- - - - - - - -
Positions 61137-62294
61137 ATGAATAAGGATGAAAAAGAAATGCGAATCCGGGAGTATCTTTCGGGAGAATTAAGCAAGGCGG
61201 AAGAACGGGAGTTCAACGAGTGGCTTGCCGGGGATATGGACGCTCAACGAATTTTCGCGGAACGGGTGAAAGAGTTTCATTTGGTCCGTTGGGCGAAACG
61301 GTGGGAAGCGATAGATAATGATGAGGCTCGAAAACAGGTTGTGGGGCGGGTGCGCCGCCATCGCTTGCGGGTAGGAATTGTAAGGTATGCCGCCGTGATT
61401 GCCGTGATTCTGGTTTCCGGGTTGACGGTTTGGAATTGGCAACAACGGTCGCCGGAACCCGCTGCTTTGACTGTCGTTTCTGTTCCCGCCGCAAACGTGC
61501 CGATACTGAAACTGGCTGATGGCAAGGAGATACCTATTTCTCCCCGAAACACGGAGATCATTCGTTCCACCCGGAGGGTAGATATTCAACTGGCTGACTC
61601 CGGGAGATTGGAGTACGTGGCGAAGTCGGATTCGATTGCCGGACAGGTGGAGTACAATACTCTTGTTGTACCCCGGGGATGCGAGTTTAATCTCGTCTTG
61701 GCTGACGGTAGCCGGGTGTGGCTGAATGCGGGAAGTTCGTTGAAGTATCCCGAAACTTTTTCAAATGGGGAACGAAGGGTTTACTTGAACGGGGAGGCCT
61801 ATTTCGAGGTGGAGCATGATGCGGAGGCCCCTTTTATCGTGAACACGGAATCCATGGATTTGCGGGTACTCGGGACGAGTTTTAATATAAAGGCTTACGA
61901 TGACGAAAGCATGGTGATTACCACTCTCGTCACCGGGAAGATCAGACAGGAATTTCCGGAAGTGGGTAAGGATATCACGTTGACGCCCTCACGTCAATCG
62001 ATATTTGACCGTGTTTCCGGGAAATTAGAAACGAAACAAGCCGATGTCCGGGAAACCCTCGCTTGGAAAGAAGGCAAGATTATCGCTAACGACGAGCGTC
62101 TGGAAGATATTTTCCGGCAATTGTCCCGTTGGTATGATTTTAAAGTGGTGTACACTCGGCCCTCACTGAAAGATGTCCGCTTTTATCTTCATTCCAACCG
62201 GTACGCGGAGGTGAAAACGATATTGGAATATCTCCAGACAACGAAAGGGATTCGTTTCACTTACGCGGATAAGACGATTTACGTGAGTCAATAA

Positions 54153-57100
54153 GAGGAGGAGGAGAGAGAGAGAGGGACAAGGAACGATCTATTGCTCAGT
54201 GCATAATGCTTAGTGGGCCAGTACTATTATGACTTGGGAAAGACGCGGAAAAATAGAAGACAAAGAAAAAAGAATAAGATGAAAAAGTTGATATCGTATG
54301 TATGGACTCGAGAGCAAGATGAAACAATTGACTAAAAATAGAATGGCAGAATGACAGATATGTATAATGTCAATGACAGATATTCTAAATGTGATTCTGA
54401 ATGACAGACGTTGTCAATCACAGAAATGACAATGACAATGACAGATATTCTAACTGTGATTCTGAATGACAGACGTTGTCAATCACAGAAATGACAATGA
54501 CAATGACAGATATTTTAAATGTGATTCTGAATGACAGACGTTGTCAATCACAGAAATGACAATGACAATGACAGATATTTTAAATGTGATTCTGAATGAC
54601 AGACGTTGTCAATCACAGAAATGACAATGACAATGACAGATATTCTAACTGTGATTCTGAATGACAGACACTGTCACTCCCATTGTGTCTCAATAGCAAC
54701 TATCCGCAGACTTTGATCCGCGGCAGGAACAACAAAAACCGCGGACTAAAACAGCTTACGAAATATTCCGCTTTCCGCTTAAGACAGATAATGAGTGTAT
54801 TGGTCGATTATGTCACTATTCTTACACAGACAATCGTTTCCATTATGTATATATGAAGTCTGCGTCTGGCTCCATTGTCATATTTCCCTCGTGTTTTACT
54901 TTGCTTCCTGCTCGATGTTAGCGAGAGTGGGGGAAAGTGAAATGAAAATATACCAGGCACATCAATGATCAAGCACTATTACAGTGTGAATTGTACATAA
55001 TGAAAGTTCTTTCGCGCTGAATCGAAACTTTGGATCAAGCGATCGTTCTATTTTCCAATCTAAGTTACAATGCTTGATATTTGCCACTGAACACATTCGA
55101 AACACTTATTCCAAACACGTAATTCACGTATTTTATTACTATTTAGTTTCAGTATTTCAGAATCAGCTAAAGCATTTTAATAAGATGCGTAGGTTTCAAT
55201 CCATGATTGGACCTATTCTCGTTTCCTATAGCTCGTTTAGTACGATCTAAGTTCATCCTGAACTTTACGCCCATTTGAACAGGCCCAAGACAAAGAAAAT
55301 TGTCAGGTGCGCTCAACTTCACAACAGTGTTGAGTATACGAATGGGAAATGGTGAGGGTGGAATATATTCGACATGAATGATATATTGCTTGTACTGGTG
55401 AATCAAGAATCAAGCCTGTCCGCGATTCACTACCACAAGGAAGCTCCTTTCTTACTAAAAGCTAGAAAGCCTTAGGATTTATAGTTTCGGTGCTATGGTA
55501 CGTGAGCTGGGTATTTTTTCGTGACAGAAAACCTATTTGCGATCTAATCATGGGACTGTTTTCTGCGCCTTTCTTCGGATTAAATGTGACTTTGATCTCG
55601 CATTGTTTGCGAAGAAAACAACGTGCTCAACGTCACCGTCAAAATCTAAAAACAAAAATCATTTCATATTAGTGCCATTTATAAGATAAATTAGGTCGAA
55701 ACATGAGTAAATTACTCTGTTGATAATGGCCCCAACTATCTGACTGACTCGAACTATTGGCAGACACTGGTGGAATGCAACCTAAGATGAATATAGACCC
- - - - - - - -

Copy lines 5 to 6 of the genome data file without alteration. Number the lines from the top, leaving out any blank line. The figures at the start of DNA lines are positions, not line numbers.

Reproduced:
61401 GCCGTGATTCTGGTTTCCGGGTTGACGGTTTGGAATTGGCAACAACGGTCGCCGGAACCCGCTGCTTTGACTGTCGTTTCTGTTCCCGCCGCAAACGTGC
61501 CGATACTGAAACTGGCTGATGGCAAGGAGATACCTATTTCTCCCCGAAACACGGAGATCATTCGTTCCACCCGGAGGGTAGATATTCAACTGGCTGACTC